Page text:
Happy 2016, Friends! I hope you all had a fabulous holiday and that your year is off to a happy start. I took a bit of time off from the Wisch List over the holidays to relax into the changes that have been taking place, over here. With a new city, new professional opportunities and a baby on the way there’s been a lot to contemplate and be grateful for in wrapping up 2015.
But off and running we are and, like everyone, I’ve kicked it off by setting some intentions for the year ahead. One of them revolves around vegetables. It goes something like this: just eat ’em. So green smoothies are happening on the daily and most of our mains are “plant-based”. After just a week of cleaning things up I feel like a million bucks. And here’s a little secret – if you want to make a big salad for dinner more interesting, serve it next to a heaping pile of piping hot, crispy french fries (insert choir of angels singing, here).
When it comes to french fries, my purist sensibilities are tempted to let them be. I mean, french fries are delicious because they’re fried. One might argue that I should leave delicious and artery clogging, well-enough alone. However, my clean eating consciousness and nosiness in the kitchen have moved me to find the healthiest path to the same result. What I’ve come to is this: crispy, baked fries are completely possible.
There is just a bit of science involved. The effect that frying affords a french fry is an instant crisp that preserves a tender inside. Because of the high temperature of the oil and the air that circulates while frying, this can be done with any size of cut of the potato. Thick or thin, they cook perfectly, very quickly. When baking, you have less control. You need the temp of your oven high enough to create crispiness but the entire potato is cooking at nearly the same speed so it’s more difficult to control the contrast in texture. This means that if the oven temp is high and the fries are cut too thin then you have a burnt or chewy piece of potato. If they’re too too thick then they feel more like pieces of baked potato that are crisp in some spots and soggy in others.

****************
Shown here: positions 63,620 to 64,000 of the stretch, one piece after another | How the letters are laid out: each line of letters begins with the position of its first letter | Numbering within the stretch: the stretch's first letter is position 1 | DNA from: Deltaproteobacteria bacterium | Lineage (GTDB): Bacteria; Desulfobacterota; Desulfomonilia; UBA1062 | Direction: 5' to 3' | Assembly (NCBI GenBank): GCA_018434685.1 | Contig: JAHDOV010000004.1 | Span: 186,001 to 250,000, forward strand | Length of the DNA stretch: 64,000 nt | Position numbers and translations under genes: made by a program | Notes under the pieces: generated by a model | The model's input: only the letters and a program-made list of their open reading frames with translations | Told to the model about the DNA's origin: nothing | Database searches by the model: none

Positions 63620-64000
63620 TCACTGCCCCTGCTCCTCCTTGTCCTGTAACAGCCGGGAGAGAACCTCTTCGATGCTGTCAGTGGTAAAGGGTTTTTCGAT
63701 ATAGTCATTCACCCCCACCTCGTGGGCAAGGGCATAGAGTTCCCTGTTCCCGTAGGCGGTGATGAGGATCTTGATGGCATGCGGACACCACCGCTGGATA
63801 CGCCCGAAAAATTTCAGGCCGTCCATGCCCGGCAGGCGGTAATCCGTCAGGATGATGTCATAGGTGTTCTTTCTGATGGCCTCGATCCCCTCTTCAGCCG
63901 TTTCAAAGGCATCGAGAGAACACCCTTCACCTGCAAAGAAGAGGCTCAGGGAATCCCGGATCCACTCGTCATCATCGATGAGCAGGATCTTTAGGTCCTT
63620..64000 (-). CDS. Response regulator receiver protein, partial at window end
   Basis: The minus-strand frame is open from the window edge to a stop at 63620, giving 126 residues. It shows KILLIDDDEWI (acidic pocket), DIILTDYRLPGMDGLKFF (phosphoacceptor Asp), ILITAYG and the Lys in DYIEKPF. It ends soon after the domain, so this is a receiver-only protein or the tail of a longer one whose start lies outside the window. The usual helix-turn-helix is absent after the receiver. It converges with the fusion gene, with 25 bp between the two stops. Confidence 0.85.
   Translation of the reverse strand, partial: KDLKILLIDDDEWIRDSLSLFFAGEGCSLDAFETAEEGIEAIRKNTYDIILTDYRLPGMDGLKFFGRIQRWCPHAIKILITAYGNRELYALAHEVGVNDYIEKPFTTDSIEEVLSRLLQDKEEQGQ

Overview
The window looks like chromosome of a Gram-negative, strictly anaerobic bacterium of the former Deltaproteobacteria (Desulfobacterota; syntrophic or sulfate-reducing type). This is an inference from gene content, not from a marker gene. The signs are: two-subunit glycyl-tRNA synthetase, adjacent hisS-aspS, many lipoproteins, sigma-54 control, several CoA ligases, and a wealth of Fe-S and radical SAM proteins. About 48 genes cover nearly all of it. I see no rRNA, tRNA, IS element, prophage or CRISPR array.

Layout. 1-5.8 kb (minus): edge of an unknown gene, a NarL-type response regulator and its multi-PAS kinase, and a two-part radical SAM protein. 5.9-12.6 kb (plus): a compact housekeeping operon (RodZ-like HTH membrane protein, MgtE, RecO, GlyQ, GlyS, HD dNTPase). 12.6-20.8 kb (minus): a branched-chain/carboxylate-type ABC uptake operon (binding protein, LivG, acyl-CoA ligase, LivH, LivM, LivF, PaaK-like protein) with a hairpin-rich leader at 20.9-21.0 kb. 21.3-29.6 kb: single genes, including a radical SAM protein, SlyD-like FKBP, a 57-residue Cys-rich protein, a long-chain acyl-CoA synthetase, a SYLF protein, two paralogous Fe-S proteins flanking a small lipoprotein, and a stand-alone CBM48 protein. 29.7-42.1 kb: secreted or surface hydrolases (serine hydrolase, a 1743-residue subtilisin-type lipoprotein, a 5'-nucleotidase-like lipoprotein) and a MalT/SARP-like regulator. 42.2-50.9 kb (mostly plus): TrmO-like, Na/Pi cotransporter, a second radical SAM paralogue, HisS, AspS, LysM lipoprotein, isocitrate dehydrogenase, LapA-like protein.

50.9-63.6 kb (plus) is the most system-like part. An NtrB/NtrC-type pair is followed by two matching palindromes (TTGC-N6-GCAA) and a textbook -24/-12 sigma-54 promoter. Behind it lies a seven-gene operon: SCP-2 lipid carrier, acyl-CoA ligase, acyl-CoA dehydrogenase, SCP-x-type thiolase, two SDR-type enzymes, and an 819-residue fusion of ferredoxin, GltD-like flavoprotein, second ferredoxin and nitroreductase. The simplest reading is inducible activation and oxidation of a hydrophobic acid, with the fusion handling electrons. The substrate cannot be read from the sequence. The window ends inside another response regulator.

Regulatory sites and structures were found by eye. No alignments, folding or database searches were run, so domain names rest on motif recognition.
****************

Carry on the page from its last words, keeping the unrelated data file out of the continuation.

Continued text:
So, after some research, trial and error I’ve found that the following to be the most important variables in accomplishing the crispy, baked fry:
– The potatoes should be cut into fries that are 1/4″ squared in thickness, not smaller and not much bigger. This size provides enough area within each fry to become both crispy and soft on the inside.
– Removing some of the starch from the potatoes makes for crunchier fries (this is done by soaking them, see recipe below).
– The surface they’re baking on should be completely non-stick.
– It’s important not to crowd them on the baking sheet so that air can circulate between them.
– They should be first baked at high heat and then baked one final time at even higher heat.
So, cheers to the year ahead. May it be full of twist, turns, healthy salads…and lots of crispy fries.
- 3 medium russet potatoes
- 2 tbsp. olive oil
- 1 tsp. salt plus more to taste
- Peel potatoes and cut into fries that are ¼", square in thickness (it's important not to make them too thin).
- Add the fries to a large bowl and cover with cold water. Soak for at least 45 minutes and as long as overnight.
- Preheat oven to 425°.
- Drain the fries and dry thoroughly with a paper towels.
- In a bowl combine the potatoes with the olive oil and 1 tsp of salt. Toss to coat evenly.
- Line a cookie sheet with tin foil and spray with non-stick spray (I use coconut oil spray).
- Distribute the fries evenly on the cookie sheet allowing space between each.
- Bake for 20 minutes and then flip the fries, redistributing again to allow space between each.
- Return pan to the oven rotating position and bake for another 10 minutes.
- Remove and flip once again.
- Increase the temperature to 475° and bake a final time for another 10-15 minutes (watching closely to monitor.
- Remove from the oven when the fries are golden brown and the ends are darker, close to burning.
- Salt again to taste and enjoy immediately.